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 Anonymous
Joined: 51 years ago
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18/08/2010 5:27 pm  

if the link doesn't work google 'Roddie Minor Warwick' to get it.


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 Anonymous
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25/08/2010 3:05 pm  

I got my “Perdurabo” today – yeayyy !! 😀

All I can say at the moment is that it looks great. To buy a book of this quality from the local market would have cost me more than twice its current price, including the cost of the shipping.

Usually the only time I can spend for reading is on the bus and the metro, while going to my job and back home. I’ll try to find more time for this book though. I hope I’ll catch up with you eventually. 😉

Regards
Hecate


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alysa
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25/08/2010 3:27 pm  

I shall have it within 10 days I think, looking forward to it.


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ptoner
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25/08/2010 4:20 pm  

Copy received via Weiser Antiquarian. Cancelled the Amazon order as they had me down for a September dispatch!

Currently on Chapter 5 and am truly marveling at the level of detail contained! Simply amazing and logically structured also.

Thank you so much Richard Kaczynski!


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chuck
(@chuck)
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27/08/2010 3:04 am  
"lashtal" wrote:
As per my initial post, let's just start with the Acknowledgements and stick with them until enough copies have been delivered to allow others to join in.

93

By now, I assume everyone in the world owns at least one copy of Perdurabo, so how about some discussion? I am sure I'll not get any arguments here about AC being a master of the English language and one who loved a good joke. I think the old story (page 131) of "the Society for the Propagation of Religious Truth (SPRT),[being] a parody of the Church of England's venerable Society for Promoting Christian Knowledge" is funny enough, but I wonder about a second level - SPRT becomes Spirit when I am involved, but when you are involved it's spurt...

93 93/93

Chuck


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newneubergOuch2
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27/08/2010 6:44 am  

hmm, finished it a week ago, and while it is solid I really did want more `something` I guess, what that `something is I am not quite sure yet.. Read the Curwan/Crowley letters yesterday-quite good.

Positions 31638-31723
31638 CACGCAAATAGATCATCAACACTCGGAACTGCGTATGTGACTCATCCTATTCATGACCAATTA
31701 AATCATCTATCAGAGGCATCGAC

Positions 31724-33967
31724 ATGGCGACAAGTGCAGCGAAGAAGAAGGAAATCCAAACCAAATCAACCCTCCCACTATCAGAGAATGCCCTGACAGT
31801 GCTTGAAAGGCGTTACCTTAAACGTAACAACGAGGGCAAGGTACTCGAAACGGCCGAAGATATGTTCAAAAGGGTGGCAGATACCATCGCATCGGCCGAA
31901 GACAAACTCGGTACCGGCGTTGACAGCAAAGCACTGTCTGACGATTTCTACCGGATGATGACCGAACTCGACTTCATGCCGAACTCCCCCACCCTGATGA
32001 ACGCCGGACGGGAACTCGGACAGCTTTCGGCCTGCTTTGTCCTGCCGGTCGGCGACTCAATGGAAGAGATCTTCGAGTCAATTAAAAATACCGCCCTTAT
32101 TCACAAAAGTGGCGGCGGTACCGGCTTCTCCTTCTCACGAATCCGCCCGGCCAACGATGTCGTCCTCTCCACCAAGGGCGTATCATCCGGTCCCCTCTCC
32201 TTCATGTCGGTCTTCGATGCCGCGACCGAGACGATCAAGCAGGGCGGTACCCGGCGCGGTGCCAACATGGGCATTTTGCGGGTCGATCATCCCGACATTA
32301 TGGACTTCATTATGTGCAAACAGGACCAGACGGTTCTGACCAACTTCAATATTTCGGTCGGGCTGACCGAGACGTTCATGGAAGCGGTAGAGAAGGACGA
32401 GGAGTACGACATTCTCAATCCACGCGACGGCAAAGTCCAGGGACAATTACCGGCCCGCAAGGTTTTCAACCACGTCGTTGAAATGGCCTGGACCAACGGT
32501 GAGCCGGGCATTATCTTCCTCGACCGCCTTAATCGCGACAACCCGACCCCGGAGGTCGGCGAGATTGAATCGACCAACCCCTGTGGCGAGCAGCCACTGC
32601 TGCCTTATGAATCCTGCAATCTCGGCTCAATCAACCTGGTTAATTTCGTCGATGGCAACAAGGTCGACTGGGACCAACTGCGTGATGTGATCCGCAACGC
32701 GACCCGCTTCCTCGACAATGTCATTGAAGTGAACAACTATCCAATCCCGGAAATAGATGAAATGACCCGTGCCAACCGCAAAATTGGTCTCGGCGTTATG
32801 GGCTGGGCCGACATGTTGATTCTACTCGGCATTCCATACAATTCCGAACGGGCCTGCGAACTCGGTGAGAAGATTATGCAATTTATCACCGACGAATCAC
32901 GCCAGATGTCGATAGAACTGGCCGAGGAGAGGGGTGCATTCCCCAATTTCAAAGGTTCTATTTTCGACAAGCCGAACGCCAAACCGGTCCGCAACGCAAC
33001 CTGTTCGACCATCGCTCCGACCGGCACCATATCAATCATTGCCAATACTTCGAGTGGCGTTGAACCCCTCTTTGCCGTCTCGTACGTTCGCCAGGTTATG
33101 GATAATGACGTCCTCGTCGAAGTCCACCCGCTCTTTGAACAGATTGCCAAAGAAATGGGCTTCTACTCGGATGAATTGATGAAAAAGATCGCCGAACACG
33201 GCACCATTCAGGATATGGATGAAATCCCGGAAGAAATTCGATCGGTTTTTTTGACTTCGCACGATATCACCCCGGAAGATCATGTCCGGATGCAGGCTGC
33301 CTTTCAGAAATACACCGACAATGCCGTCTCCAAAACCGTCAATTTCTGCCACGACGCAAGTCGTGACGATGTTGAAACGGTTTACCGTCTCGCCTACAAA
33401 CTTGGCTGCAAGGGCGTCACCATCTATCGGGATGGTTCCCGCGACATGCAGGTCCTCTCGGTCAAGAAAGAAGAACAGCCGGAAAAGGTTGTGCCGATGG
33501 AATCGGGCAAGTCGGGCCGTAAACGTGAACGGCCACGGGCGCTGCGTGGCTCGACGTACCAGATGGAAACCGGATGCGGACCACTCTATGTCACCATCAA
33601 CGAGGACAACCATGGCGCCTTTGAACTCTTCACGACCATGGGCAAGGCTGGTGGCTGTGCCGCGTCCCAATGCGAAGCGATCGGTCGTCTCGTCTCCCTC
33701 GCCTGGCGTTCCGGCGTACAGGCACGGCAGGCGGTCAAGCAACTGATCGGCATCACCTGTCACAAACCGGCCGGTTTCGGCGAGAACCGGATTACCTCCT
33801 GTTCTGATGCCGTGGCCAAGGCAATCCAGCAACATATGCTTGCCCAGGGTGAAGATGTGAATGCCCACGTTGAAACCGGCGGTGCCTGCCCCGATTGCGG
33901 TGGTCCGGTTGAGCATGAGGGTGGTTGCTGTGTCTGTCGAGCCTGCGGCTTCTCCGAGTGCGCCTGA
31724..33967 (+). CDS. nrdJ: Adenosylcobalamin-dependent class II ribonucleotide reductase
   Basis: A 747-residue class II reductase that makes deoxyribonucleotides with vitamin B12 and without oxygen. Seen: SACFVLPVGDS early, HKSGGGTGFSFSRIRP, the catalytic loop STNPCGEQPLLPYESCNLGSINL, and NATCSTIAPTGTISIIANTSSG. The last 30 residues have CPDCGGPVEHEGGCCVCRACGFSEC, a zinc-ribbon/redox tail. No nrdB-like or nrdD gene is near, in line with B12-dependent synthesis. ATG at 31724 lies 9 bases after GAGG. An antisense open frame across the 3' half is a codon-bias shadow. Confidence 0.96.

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christibrany
(@christibrany)
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27/08/2010 4:31 pm  

haha chuck good pt 🙂 I didnt notice that.
I am on around page 140 or so now so I am definitely enjoying it. I am finding it a bit of a slow read in terms of having a lot of information packed into little text with big paragraphs 🙂 So it will take me a while to ingest i think.

Doth Oure Honnerable Master Paul wishe to telle alle ye heer whereupon witche parte we shalle alle discuss in yon booke?


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 Anonymous
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27/08/2010 9:11 pm  

My copy arrived today. First impressions: excellent standard of production, which may seem like a banal observation but I find so many new books are of really poor quality, particularly those printed in Britain. I'm also impressed by the clarity of the photographs embedded in the text, many of which I've not seen before.

The index is comprehensive and detailed and the Notes section is headlined with chapter titles which is very convenient, although I would have preferred footnotes. What seems at first glance to set this biography apart from its predecessors is the extent of the referencing, most impressive and very useful; all quotations seem to receive a citation as far as I can see from flicking through the book this morning.

This may be a premature judgment, but I would recommend this book as an introductory biography of Crowley. I can't see the point of bothering with Francis King or Martin Booth or the Symonds stuff (save The Beast 666, of course.)

And it's nice to see a certain Paul Feazey mentioned in the Acknowledgments and quoted on the back cover. I can't believe nobody's mentioned this yet. 😯


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 Anonymous
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27/08/2010 9:15 pm